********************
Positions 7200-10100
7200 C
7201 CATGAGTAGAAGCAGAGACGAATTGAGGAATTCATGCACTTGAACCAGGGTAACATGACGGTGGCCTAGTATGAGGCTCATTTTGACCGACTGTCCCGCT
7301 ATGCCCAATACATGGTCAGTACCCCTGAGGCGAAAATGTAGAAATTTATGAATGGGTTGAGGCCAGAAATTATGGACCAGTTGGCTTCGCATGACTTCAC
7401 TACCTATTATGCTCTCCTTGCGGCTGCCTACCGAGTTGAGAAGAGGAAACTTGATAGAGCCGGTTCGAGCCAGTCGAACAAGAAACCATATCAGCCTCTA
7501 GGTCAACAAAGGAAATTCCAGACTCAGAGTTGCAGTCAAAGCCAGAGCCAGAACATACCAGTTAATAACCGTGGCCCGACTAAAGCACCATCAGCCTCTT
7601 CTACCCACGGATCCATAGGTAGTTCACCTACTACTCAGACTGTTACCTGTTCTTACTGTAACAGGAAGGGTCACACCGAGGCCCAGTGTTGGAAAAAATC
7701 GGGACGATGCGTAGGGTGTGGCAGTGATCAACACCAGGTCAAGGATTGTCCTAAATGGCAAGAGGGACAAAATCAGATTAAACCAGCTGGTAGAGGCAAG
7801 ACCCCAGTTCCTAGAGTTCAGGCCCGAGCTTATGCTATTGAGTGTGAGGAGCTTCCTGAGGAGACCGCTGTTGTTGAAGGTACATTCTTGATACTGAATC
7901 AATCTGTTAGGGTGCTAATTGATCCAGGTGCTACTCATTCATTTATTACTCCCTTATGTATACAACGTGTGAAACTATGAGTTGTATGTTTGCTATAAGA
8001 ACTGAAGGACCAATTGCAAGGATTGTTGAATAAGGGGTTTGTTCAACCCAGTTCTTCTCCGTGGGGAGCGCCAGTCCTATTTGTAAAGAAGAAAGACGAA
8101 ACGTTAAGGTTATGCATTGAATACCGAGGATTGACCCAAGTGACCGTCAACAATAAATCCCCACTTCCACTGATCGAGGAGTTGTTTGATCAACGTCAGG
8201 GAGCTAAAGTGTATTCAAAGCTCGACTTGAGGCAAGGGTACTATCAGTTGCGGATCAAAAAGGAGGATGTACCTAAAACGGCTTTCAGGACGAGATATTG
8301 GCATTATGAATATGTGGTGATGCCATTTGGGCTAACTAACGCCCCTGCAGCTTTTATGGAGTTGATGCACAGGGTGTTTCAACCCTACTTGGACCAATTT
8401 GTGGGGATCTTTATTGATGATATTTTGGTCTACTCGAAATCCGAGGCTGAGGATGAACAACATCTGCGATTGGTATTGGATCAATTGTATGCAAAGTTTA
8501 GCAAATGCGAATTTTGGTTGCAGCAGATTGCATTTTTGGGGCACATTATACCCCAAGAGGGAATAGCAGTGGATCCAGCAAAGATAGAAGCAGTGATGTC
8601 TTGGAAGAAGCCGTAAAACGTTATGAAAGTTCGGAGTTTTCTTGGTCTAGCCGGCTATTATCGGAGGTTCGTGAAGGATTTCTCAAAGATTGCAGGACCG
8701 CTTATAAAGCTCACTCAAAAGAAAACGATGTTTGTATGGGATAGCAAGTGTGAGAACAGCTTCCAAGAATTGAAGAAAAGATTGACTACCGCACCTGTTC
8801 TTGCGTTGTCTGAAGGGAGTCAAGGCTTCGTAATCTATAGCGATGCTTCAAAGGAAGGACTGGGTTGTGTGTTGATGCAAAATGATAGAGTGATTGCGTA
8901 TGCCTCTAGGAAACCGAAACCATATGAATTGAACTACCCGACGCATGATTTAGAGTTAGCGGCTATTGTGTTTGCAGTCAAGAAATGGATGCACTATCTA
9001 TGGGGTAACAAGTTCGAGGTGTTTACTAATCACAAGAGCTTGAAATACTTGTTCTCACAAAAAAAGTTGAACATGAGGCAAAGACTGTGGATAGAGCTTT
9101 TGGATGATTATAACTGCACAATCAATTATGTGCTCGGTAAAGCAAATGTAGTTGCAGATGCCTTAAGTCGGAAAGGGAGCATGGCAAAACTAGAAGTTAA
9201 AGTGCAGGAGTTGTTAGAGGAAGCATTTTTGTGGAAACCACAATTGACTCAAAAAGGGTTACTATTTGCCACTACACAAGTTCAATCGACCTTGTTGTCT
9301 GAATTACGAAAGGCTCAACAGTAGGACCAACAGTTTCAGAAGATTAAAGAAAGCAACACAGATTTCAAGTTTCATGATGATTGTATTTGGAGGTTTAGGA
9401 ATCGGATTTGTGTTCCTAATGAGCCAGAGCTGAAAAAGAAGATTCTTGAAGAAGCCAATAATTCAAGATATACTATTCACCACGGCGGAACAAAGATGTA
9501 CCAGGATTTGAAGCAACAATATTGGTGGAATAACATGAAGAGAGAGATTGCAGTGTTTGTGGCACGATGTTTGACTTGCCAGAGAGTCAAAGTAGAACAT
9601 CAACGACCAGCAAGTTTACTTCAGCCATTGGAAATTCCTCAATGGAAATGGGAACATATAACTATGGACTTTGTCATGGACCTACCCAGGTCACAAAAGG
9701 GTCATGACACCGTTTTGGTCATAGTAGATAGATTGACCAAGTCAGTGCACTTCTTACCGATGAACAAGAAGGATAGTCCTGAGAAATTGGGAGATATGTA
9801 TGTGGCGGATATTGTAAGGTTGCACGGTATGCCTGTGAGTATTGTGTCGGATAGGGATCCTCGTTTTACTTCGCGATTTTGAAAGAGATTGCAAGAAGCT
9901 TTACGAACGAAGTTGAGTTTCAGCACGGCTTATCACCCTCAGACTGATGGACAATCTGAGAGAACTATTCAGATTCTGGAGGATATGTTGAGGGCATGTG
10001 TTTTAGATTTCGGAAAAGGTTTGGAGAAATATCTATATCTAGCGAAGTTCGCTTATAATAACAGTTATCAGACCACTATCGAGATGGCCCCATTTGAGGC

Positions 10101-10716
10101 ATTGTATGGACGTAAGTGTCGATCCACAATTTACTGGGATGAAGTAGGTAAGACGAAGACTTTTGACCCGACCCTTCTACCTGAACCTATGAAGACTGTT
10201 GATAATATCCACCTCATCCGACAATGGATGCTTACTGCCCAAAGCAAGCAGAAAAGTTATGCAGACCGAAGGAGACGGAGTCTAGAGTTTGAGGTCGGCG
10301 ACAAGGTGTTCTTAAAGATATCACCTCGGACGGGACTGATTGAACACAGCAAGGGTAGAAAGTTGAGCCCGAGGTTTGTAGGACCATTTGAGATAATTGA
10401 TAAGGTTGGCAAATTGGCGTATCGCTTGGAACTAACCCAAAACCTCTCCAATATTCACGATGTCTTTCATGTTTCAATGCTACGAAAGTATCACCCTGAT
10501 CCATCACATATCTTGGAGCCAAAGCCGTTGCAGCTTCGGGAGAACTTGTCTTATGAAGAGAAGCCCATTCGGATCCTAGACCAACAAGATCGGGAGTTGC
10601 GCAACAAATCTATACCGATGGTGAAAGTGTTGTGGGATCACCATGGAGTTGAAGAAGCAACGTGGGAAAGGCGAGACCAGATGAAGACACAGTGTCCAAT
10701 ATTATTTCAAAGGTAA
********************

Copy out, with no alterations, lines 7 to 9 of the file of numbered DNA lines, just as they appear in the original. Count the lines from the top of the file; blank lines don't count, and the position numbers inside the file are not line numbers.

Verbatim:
7601 CTACCCACGGATCCATAGGTAGTTCACCTACTACTCAGACTGTTACCTGTTCTTACTGTAACAGGAAGGGTCACACCGAGGCCCAGTGTTGGAAAAAATC
7701 GGGACGATGCGTAGGGTGTGGCAGTGATCAACACCAGGTCAAGGATTGTCCTAAATGGCAAGAGGGACAAAATCAGATTAAACCAGCTGGTAGAGGCAAG
7801 ACCCCAGTTCCTAGAGTTCAGGCCCGAGCTTATGCTATTGAGTGTGAGGAGCTTCCTGAGGAGACCGCTGTTGTTGAAGGTACATTCTTGATACTGAATC